he fulfils it, through the sacrificial path he is about to follow, to the Cross
Secondly, we are reminded
that life often contains ‘mountain top’ experiences, but as I’ve preached
before on this passage, we must never forget that we come down from mountains.
Great spiritual events are brilliant for inspiring us and equipping us –
but the work of the Gospel takes place in the valleys and dark places of our
Thirdly, the comic relief
provided by Peter reminds us to keep focused on the spiritual, and not to get
too bogged down by the practical issues of life. That’s very easy for me to do – as I find myself obsessing about the latest building
project in the parish, or the practical requirements of parish
bureaucracy. If I’m not careful, I can
find myself spending all day doing practical things for Jesus, and failing to
just stop and bathe in the beauty and the power of Jesus himself. Is that true for you too? Do you also find yourself focusing on what
you need to do, rather than what you need to be?
Related to that thought
comes a fourth (and final) point. At the
conclusion of this story, God speaks from heaven saying ‘this is my Son…listen
to him’. Again, if I am too busy doing stuff for Jesus (like Peter), I
will fail to take the time to listen to what Jesus teaches me – through the pages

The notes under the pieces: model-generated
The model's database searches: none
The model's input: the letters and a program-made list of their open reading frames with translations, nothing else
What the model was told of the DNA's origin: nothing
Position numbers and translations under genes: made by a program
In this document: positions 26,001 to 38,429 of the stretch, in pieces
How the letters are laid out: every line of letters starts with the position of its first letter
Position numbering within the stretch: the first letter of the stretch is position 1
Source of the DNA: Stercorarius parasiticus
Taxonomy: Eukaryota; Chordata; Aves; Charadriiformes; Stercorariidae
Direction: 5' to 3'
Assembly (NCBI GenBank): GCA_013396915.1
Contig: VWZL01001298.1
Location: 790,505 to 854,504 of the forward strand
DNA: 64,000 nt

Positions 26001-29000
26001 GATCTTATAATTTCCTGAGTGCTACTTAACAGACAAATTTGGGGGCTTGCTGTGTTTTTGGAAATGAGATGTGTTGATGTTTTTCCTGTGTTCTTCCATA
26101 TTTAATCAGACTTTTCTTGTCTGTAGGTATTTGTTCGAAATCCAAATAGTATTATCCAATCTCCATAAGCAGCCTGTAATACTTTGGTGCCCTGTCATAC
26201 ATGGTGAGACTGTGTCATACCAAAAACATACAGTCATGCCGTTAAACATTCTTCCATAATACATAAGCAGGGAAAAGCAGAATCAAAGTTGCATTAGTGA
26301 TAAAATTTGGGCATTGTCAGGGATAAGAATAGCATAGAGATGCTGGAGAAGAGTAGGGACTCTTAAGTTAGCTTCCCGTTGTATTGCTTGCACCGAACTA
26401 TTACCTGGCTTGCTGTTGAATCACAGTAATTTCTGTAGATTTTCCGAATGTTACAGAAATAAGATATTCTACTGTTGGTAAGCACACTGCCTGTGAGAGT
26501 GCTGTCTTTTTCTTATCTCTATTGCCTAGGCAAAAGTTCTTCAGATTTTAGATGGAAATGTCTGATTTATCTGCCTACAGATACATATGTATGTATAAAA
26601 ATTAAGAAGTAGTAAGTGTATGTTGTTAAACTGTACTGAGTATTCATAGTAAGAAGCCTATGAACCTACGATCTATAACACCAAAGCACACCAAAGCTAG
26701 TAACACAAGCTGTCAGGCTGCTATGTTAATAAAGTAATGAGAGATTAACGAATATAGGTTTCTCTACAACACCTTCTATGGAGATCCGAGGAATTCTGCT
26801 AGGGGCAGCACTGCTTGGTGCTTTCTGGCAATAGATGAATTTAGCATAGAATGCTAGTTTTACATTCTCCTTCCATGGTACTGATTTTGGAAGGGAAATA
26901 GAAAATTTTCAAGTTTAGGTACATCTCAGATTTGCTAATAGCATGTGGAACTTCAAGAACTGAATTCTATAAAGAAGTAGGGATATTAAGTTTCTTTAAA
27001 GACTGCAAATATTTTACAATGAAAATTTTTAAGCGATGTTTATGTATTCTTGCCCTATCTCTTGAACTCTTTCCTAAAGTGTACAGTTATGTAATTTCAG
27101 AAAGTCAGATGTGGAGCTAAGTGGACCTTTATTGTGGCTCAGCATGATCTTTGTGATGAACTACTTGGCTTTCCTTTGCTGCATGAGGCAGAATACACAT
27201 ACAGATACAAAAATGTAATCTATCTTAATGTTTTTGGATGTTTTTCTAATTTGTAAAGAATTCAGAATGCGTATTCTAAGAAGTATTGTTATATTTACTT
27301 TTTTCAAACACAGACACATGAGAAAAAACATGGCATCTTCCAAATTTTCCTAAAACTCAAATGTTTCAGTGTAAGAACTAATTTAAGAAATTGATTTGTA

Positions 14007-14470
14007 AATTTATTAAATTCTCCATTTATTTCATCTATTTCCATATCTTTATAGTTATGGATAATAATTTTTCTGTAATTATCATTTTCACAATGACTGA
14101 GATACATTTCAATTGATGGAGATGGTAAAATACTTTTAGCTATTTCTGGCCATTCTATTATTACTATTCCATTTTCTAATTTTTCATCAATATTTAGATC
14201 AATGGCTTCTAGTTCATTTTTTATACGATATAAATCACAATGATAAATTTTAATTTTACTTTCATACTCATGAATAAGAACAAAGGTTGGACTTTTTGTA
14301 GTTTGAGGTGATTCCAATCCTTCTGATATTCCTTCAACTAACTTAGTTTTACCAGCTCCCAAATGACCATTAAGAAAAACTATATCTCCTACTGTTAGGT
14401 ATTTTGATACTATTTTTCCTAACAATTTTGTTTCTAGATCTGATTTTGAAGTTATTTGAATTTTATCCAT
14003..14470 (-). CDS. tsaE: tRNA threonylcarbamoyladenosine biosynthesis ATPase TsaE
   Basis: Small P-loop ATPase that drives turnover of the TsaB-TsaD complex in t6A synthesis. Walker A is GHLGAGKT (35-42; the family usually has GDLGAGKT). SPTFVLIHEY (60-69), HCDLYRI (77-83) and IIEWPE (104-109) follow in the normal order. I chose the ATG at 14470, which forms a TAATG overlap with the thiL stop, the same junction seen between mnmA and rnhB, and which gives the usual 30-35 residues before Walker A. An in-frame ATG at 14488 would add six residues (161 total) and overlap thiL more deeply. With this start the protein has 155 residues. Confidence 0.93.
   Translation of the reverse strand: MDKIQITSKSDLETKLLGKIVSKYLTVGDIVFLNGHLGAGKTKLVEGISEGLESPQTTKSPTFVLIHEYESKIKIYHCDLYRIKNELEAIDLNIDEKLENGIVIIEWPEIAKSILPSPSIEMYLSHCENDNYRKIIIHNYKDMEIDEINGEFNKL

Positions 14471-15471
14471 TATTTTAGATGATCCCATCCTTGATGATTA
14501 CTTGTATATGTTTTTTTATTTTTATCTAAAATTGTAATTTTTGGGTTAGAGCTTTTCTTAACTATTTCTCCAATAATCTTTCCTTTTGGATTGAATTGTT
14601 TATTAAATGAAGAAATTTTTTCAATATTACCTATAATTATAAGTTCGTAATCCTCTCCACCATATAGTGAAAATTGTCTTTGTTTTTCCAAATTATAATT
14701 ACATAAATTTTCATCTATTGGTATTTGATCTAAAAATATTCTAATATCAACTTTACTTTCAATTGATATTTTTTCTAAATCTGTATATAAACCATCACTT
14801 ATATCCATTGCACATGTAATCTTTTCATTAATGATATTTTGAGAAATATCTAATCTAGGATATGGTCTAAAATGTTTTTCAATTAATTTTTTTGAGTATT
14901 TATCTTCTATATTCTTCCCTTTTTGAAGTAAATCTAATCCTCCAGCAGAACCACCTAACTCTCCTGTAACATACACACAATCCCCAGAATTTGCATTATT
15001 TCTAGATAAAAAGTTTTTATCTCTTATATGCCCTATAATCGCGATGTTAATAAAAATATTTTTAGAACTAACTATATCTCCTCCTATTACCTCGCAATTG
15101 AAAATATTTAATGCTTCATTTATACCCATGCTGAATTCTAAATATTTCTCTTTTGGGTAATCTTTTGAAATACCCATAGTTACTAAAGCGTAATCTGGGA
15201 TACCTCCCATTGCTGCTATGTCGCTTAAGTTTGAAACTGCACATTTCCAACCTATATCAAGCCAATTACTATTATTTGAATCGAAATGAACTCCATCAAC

of Scripture, and through my heart by the Holy Spirit. We all need to make space to listen to God,
as well as to serve him.
Let me try to cunningly draw
the two themes of this homily together.
On the one hand we have Valentine – and icon for love, not just of the romantic
kind. We know little enough about him,
but we can be sure that it was his love for Jesus, above all, which drove him
to perform acts of love for those around him.
And, on the other hand - we have the
Mount of Transfiguration, on which the very God of Love commanded us to
listen to his Son. It is Love,
ultimately, which sits at the heart of both these stories. And it is love which will drive us down from
the Mountain of our worship today, and into the valleys of doubt, poverty,
faithlessness, loneliness, and all the other ills of the world. We will carry with us the Love which
Valentine knew, and which Jesus embodies – as we go on to love and serve the